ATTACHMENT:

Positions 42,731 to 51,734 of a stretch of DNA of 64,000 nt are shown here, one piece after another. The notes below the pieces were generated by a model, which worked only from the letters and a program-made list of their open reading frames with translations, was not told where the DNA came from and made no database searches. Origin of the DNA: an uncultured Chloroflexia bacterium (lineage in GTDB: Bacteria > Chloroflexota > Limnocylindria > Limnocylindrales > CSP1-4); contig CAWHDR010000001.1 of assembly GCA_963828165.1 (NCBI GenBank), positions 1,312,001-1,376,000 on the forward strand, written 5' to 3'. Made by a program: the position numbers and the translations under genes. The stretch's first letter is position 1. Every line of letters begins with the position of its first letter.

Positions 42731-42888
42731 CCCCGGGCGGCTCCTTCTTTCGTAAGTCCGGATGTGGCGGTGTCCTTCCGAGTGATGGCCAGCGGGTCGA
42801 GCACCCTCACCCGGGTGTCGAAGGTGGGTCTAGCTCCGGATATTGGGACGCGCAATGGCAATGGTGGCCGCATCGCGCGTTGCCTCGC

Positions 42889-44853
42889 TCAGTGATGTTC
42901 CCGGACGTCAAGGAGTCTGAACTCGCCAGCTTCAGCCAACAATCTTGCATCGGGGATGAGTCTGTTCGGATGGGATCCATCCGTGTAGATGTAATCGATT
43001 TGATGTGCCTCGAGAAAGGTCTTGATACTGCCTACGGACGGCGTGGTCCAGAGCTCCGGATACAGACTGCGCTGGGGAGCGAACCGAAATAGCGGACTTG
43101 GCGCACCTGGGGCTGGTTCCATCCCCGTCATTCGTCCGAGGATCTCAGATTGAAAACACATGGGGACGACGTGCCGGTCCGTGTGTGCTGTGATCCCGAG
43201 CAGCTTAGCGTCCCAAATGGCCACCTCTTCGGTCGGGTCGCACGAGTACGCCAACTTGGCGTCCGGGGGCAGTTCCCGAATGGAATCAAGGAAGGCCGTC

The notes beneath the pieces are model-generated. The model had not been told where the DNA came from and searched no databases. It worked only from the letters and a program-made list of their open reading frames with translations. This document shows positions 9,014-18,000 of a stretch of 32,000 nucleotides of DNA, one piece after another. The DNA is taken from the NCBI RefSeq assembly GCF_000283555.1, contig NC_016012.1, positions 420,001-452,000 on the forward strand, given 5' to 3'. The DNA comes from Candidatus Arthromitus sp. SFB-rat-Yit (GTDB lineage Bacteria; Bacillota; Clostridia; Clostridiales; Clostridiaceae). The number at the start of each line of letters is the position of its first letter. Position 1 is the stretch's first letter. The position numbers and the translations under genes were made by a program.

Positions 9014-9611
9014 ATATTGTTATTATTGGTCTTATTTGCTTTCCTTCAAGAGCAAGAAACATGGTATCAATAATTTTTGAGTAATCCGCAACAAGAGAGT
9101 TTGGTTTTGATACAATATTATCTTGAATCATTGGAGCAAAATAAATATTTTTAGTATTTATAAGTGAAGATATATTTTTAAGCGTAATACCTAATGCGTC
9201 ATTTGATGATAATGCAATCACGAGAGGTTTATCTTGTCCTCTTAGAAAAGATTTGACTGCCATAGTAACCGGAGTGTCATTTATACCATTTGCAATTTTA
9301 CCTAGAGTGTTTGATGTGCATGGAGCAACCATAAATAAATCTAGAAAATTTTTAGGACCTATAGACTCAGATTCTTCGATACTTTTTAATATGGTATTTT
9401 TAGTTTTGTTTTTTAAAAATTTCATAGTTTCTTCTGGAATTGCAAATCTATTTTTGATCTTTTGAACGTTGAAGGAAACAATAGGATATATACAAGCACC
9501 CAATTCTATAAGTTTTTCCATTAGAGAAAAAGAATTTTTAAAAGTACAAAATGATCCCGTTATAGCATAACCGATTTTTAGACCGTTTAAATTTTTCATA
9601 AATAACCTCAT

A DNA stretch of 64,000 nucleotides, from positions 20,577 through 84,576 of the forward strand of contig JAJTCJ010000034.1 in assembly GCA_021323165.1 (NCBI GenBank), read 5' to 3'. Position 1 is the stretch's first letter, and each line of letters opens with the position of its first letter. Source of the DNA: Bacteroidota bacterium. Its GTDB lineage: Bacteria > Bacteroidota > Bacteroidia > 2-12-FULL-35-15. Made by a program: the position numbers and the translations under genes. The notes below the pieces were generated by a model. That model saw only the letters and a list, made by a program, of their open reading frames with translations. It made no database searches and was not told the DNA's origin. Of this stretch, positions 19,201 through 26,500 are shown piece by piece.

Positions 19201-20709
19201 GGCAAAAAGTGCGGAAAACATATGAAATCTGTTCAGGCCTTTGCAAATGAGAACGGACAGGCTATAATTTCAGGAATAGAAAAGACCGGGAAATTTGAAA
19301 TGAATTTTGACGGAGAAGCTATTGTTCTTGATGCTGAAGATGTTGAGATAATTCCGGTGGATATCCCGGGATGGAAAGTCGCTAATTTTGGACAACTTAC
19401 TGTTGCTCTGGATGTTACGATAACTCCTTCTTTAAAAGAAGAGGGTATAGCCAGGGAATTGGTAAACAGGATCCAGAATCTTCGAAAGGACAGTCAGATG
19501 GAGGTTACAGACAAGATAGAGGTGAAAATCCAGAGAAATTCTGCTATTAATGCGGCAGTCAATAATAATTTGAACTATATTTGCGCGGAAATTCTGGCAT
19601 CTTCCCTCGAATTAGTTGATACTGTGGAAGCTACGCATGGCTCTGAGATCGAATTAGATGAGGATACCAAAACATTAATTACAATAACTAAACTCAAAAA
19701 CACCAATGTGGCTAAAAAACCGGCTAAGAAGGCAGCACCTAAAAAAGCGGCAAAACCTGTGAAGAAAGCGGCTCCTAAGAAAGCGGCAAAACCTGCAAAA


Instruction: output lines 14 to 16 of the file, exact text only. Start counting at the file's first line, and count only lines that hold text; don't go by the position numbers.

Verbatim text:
9101 TTGGTTTTGATACAATATTATCTTGAATCATTGGAGCAAAATAAATATTTTTAGTATTTATAAGTGAAGATATATTTTTAAGCGTAATACCTAATGCGTC
9201 ATTTGATGATAATGCAATCACGAGAGGTTTATCTTGTCCTCTTAGAAAAGATTTGACTGCCATAGTAACCGGAGTGTCATTTATACCATTTGCAATTTTA
9301 CCTAGAGTGTTTGATGTGCATGGAGCAACCATAAATAAATCTAGAAAATTTTTAGGACCTATAGACTCAGATTCTTCGATACTTTTTAATATGGTATTTT